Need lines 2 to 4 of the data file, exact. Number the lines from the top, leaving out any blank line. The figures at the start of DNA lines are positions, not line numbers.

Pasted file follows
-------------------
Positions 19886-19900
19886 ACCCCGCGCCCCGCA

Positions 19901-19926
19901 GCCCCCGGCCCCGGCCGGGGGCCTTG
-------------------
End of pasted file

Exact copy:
19886 ACCCCGCGCCCCGCA

Positions 19901-19926
19901 GCCCCCGGCCCCGGCCGGGGGCCTTG